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German court: Motorola can’t enforce standards patents against Apple


In what might prove to be a very significant ruling in the patent wars surrounding mobile technology, the Karlsruhe Higher Regional Court in Germany has ruled Motorola Mobility cannot enforce its patents included in technology standards in Germany so long as an appeals process is underway. The original injunction was granted back in December, and earlier this month, Apple was forced to briefly stop offering some iPhone and iPad devices for sale in Germany as a result. However, the higher court has now ruled that Motorola cannot block sales of Apple devices (including the iPhone and iPad) employing 3G technology patented by Motorola, but which are supposed to be licensed to any party on FRAND (fair, reasonable, and non-discriminatory) terms.

As usual, Florian Mueller was the first to report on the ruling on his FOSS Patents blog.

The Karlsruhe court’s ruling is provisional, and merely prevents Motorola from enforcing an injunction while the appeals process is underway. However, the court’s summary determination is that Motorola Mobility would be violating antitrust laws by seeking to ban sales of Apple products because of patents that are essential to wireless communications standards. Although it will likely still take a year or more for all the dust to settle, the Karlsruhe court ruling is a strong indication that Apple is well-positioned to succeed in its appeal.

Apple has maintained that it has attempted to license the 3G technologies from Motorola on FRAND terms since the launch of the original iPhone, but that Motorola has consistently declined to offer the licenses on reasonable terms. Documents submitted as part of broader litigation between the companies in Germany has revealed that Motorola has demanded 2.25 percent of the retail cost of a device using its patent as its license fee. Although that seems like a small figure, it’s astonishingly large in the FRAND licensing world: products like smartphones implement a broad range of technology standards, most of which include licenses to numerous patents from a number of companies: if they were all to demand two percent or more of ever sale, no one would be able to afford to use the technology in the first place.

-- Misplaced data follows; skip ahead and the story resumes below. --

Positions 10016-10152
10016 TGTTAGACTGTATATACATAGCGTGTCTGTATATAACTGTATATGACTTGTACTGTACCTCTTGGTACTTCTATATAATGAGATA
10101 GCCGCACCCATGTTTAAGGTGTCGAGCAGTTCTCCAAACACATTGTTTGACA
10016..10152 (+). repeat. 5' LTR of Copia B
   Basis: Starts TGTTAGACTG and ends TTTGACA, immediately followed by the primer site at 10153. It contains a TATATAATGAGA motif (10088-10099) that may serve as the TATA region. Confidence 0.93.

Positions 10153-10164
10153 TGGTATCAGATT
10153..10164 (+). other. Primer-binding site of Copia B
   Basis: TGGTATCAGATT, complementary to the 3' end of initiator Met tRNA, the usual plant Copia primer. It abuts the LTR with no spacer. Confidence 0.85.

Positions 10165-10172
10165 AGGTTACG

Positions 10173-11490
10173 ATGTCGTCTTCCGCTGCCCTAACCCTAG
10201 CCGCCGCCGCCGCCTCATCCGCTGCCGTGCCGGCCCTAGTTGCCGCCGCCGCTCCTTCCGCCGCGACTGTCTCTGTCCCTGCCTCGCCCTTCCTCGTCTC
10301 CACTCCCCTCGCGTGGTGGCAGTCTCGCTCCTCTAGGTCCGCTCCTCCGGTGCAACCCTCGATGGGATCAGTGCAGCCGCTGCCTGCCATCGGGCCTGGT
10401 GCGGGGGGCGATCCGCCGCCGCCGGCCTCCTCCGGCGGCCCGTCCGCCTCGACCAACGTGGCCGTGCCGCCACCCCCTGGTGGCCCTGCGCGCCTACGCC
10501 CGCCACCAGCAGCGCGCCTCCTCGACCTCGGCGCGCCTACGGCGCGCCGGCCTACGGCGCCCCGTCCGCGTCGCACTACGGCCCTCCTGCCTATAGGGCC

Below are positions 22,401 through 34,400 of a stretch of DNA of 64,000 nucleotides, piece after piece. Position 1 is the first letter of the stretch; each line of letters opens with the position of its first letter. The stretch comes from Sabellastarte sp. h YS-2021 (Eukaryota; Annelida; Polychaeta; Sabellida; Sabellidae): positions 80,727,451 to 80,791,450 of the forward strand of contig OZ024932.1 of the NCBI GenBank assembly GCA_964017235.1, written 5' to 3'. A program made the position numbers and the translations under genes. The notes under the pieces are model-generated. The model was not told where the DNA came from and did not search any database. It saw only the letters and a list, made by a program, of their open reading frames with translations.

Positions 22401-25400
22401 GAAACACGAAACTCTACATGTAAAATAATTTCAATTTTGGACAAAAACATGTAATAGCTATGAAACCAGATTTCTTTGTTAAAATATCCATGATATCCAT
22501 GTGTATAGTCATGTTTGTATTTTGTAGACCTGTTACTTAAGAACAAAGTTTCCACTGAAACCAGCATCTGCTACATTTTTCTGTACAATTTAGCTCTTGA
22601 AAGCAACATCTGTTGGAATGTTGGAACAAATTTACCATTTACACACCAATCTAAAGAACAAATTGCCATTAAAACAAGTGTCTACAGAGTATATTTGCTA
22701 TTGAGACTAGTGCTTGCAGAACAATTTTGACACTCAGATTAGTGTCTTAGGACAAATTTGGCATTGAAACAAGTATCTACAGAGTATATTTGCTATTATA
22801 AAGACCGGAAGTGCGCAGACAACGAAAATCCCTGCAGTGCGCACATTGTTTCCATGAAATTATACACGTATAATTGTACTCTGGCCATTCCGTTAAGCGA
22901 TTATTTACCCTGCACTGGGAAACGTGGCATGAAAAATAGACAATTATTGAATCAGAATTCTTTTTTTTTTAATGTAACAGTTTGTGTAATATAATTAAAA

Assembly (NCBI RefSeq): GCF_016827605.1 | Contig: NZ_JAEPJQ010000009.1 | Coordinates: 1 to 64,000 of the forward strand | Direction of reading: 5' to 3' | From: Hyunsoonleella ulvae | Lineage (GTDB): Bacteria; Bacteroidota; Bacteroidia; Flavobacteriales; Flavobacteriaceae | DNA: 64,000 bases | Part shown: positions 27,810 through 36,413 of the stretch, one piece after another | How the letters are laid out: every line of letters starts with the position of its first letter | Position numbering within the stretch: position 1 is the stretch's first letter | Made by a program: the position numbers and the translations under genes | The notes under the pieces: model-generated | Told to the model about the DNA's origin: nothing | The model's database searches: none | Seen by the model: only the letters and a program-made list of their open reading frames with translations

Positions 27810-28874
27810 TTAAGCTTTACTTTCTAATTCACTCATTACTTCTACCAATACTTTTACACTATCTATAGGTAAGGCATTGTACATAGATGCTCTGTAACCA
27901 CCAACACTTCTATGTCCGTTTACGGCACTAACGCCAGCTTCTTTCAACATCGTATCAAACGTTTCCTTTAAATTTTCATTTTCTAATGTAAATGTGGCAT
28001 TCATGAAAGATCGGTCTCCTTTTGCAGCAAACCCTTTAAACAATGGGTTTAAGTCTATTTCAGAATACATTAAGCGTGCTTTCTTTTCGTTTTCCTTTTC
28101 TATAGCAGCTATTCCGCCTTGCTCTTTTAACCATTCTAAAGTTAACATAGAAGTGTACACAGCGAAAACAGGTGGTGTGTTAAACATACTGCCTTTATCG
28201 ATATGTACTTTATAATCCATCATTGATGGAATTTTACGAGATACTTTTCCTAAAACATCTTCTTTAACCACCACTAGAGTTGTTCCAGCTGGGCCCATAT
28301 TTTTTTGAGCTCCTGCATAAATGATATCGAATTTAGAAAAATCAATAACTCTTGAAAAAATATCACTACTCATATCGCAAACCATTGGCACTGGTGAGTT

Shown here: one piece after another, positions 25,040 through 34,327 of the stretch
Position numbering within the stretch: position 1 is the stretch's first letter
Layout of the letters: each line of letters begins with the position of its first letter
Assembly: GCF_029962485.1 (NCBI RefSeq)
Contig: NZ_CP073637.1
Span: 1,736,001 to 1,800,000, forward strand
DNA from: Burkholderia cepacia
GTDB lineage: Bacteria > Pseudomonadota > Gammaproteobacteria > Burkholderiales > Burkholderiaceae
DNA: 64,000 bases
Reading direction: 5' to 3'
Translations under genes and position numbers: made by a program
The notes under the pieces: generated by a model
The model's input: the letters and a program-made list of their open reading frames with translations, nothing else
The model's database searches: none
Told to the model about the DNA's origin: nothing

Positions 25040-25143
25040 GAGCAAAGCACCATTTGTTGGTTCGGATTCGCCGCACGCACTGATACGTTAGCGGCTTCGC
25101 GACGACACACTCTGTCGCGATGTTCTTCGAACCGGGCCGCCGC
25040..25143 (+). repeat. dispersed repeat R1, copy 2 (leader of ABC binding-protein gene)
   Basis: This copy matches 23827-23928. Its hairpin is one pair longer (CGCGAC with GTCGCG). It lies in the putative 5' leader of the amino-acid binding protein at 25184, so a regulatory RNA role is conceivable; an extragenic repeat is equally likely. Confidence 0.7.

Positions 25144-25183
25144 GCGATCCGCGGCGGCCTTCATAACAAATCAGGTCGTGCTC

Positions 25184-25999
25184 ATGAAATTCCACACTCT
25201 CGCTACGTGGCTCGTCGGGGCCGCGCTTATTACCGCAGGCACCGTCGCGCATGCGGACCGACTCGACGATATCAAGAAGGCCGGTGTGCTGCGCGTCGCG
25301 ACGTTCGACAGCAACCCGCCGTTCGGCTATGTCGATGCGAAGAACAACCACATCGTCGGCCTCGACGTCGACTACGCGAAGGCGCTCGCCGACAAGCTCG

Apple is in a similar dispute with Samsung over patents that are supposed to be available on FRAND terms. Samsung has reportedly demanded 2.5 percent of every sale of devices that use technology standards to which it has contributed patents..

Apple has asked the European Telecommunications Standards Institute (ETSI) to establish basic principle governing FRAND licensing that can be applied consistently across wireless standards. Apple and Microsoft have also filed formal antitrust complaints against Motorola in the European Union for abuse of FRAND licensing.

The patents at issue in this case are separate from the battle between Apple and Motorola that has forced Apple to disable push notifications from iCloud and MobileMe in Germany.

The Karlsruhe ruling could turn into a major factor in the looming patent showdown between Apple and Google, which is in the final stages of acquiring Motorola Mobility. Part of Google’s interest in Motorola was shoring up Android’s patent stance, and Google had previously indicated it approved of Motorola’s strategy to use FRAND patent enforcement as a stick in broader patent battles with Apple. If Apple’s appeal of the FRAND licensing issues succeeds, Google’s $12.5 billion purchase of Motorola may not prove to be quite the potent patent weapon Google had wanted.

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